Friday, September 4, 2009

Strategic minerals

The Archdruid has just put up a post entitled "The Dawn of Scarcity Industrialism" about the Chinese government's moves to stop exports of certain rare earth minerals. A quote…
Those of my readers who don’t track the latest fads in technology may not know that these have become crucial to many cutting edge technologies. Lanthanum, for example, is used in high-tech batteries, and neodymium goes into the permanent magnets used in electric motors and wind turbines. The innards of the Prius and other hybrids, to say nothing of the as-yet-imaginary electric cars being hyped by what’s left of the American auto industry, depend on rare earth elements, and China currently produces well over 90% of the world’s supply of most of them. The report thus sparked claims of an imminent shortage in these minerals and, predictably, a flurry of speculative interest in (and hype-ridden articles about) mines outside of China that can produce the same minerals.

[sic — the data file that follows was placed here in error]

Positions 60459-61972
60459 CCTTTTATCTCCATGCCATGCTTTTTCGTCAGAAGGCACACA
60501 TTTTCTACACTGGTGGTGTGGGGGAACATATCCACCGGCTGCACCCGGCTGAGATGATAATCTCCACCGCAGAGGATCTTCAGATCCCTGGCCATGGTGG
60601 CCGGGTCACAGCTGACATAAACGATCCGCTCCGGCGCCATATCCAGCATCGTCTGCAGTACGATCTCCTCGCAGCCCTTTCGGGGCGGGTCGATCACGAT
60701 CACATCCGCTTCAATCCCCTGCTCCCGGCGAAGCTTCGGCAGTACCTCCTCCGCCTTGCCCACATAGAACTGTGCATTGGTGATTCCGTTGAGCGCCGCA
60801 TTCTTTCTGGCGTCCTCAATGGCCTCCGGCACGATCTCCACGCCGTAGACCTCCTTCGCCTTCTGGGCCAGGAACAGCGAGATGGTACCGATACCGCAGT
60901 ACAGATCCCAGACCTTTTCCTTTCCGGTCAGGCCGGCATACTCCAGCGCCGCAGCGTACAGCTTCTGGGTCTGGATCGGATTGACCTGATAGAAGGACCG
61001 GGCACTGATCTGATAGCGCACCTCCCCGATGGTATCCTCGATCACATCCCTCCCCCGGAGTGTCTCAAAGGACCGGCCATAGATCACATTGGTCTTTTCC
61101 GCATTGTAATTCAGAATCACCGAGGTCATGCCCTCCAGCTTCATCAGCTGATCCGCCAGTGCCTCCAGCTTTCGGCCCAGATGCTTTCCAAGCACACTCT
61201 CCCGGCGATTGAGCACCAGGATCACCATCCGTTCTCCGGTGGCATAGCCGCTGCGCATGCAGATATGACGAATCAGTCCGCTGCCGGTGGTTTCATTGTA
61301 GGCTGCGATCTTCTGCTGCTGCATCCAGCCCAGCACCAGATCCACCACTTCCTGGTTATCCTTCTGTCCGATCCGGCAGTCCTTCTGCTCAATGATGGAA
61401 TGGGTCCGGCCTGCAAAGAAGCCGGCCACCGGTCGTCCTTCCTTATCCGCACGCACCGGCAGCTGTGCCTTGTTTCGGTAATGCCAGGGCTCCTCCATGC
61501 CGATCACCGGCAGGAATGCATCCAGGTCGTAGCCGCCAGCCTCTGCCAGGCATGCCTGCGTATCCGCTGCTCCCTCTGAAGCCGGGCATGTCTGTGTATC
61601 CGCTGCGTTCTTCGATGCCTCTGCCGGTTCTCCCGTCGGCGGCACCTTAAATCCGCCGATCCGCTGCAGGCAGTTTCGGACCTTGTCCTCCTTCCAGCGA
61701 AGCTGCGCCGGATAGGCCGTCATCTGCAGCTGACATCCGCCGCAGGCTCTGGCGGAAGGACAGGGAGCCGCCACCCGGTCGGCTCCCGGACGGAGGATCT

An article from the Sydney Morning Herald (via Gippsland friends of Future Generations) gives more background on Australia's situation in regard to the production of rare earth minerals. Another quote…
A decision is looming in Canberra that could block plans by China to tighten its grip on the market for some of the world's most obscure but valuable minerals. China accounts for 93% of the production of so-called "rare earth" elements - and more than 99% of the output for two of them that are vital for a wide range of green energy technologies and military applications like missiles.
Over the next decade or so we will almost certainly see a rush to secure what are seen as vital raw materials by the dominant powers in the world. How this will play out for Australia is uncertain. While we are the source of many important supplies our capacity to control or defend that capability will be a major political test. The Sydney Morning Herald article refers to moves by Chinese miners to buy up rare earth miners in Australia. If China corners the market in these materials world-wide and then plays big power politics with them, we will find ourselves in a situation not unlike that leading up to World War 2, where the economic autarky of the 1930's, brought on by the Great Depression, saw the Axis power attempt to seize by force the economic resources they could not obtain by trade.

Will China attempt to make Australia into a vassal state? How will the USA react to all this? We live in interesting times.

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